I was just driving home from work when I heard this National Public Radio (NPR) piece on (listen/read at): “Long Duk Dong: Last of the Hollywood Stereotypes?” and knew I had to blog about this right away. In “Sixteen Candles,” Japanese-American Gedde Watanabe plays Long Duk Dong.
“Long Duk Dong is the creation of writer-director John Hughes, whose films — The Breakfast Club, Pretty in Pink, Ferris Bueller’s Day Off — enshrined a Hollywood-heightened image of a suburban high school near you. Geeks, jocks, cheerleaders, kids desperate to find an in with the popular crowd — they were the standard character set. In real American schools, Long Duk Dong gave the mean kids new material. “Every single Asian dude who went to high school or junior high during the era of John Hughes movies was called ‘Donger,'” says Eric Nakamura. Nakamura and Martin Wong co-founded the magazine Giant Robot, which covers Asian and Asian-American pop culture. “If you’re being called Long Duk Dong,” Wong explains, “you’re comic relief amongst a sea of people unlike you.” Worse, says Nakamura: “You’re being portrayed as a guy who just came off a boat and who’s out of control. It’s like every bad stereotype possible, loaded into one character.” Nakamura and Wong say that before “The Donger” came along, they got called “Bruce Lee” at school. That wasn’t so bad: At least Lee, the martial-arts star, could kick ass. Sixteen Candles stole even that limited pleasure — and Asian-American guys focused their frustration on the actor who played Long Duk Dong. After all, he was one of them: born in the U.S.A.”
I’ve blogged about “yellow face” performances perpetuating bad stereotypes of Asians/Asian-Americans before in movies before, but this was the first ever piece on the radio I’d ever heard regarding Asian-American male actors and bad stereotypes. I also blogged recently about how that a Hollywood pioneer actor was an Asian, before Hollywood took a big step backwards in stereotyping Asians and Asian-Americans.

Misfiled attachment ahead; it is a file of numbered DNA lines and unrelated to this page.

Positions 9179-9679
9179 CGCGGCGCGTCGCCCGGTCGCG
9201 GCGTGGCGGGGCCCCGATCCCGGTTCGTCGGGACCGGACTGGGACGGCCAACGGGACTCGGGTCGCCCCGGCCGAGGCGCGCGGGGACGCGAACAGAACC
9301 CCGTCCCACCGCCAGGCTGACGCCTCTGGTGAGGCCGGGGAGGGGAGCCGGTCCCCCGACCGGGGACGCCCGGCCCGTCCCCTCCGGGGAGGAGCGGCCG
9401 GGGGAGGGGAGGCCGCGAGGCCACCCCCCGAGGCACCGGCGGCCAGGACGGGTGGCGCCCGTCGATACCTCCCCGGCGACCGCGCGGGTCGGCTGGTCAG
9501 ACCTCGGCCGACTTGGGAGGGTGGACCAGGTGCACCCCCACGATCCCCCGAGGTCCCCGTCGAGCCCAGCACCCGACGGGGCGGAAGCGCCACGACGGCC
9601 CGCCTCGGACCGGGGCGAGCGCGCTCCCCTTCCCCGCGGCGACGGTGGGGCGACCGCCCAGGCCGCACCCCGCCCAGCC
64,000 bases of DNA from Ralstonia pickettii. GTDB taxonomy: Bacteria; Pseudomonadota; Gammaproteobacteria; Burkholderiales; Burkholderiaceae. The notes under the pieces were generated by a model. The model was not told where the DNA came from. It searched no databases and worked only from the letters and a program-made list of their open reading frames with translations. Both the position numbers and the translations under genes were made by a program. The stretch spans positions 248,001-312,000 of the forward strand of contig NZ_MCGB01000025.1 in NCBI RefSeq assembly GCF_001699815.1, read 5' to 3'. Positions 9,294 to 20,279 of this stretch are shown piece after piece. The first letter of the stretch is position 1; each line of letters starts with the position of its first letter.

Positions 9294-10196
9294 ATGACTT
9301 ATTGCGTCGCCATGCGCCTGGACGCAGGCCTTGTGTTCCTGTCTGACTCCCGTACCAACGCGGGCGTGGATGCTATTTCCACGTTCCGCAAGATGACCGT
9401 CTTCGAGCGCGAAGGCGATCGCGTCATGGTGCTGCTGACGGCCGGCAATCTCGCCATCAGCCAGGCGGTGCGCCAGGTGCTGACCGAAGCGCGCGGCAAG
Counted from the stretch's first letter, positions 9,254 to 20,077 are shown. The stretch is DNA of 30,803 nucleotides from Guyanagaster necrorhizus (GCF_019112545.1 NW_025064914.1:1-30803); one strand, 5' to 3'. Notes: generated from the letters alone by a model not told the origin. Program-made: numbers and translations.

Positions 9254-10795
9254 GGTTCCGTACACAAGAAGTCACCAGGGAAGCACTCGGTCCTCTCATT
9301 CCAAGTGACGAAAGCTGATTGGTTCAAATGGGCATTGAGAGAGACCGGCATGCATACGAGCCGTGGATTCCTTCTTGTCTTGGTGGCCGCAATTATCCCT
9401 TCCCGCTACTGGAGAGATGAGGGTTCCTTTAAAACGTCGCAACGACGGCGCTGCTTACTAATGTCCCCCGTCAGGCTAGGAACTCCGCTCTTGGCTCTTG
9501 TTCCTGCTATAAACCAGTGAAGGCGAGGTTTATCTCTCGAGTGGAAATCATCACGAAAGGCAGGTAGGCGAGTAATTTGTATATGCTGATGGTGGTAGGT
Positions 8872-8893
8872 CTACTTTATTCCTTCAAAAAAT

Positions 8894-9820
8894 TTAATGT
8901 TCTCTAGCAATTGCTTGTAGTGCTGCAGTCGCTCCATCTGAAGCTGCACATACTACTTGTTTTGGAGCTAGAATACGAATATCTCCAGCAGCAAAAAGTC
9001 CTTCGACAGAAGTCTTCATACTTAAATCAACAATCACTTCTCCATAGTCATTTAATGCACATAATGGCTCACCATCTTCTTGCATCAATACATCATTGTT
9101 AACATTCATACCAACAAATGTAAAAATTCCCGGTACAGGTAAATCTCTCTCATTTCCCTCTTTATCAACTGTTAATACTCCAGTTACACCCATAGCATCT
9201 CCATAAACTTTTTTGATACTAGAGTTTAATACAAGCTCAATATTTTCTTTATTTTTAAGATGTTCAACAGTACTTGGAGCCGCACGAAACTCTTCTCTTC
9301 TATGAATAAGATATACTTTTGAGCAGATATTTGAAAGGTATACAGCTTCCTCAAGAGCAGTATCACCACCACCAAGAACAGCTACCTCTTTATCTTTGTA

To be honest, I’ve never actually watched the 1984 John Hughe’s film, “Sixteen Candles” – maybe caught bits and pieces of it on TV (I have seen and did like The Breakfast Club). I was in the 8th grade when that movie came out, and although I lived in Western Massachusetts where very few Asian-Americans lived, I was never called Long Duk Dong or ‘Donger.’ I was however called Bruce Lee or asked if I knew karate while growing.
(Here are some other clips with Long Duk Dong in Sixteen Candles: “What’s happening hotstuff?“and “Very clever dinner.“)
When I was a freshman in high school, I had a locker next to this “jerk” (to put it mildly), who often did call me “Mr Miyagi” or “Daniel-san” or would say, “Wax on, wax off” when we were at our lockers (though calling me Daniel-san never made sense to me since Daniel’s character was white). If you didn’t catch the reference, this would be from the 1984 movie, “The Karate Kid.” So I could totally identify with the NPR segment about being tormented in high school through a bad Asian-American stereotype (ok, tormented may be too strong of a word).
The segment goes on to interview Gedde Watanabe, and he discusses his naivite at the time when taking the role (his first “big” Hollywood break), and how to this day, people recognize him as the actor who played Long Duk Dong and mimic his character in front of him. At the time of the film, Watanabe was often also accosted by Asian-Americans in public when recognized.
The NPR concludes the segment that there are now more roles for Asian-American men in Hollywood, but no breakout star. The closest the Asian-American community has as a “star” is John Cho – who is best know for playing Harold in the stoner comedy Harold & Kumar Go to White Castle and in an upcoming sequel Harold & Kumar Escape from Guantanamo Bay (in theaters April 25th).
I was really glad NPR did a dedicated segment on Long Duk Dong as part of their on-going series “In Character” (“Great characters: What makes them? What does it take to create them? Why do they matter? NPR’s In Character series joins with readers to explore these questions.“). The segment made me think, laugh, as well as made me angry (as in Angry Asian Man – I wonder if Phil Yu will blog about this the NPR segment now…)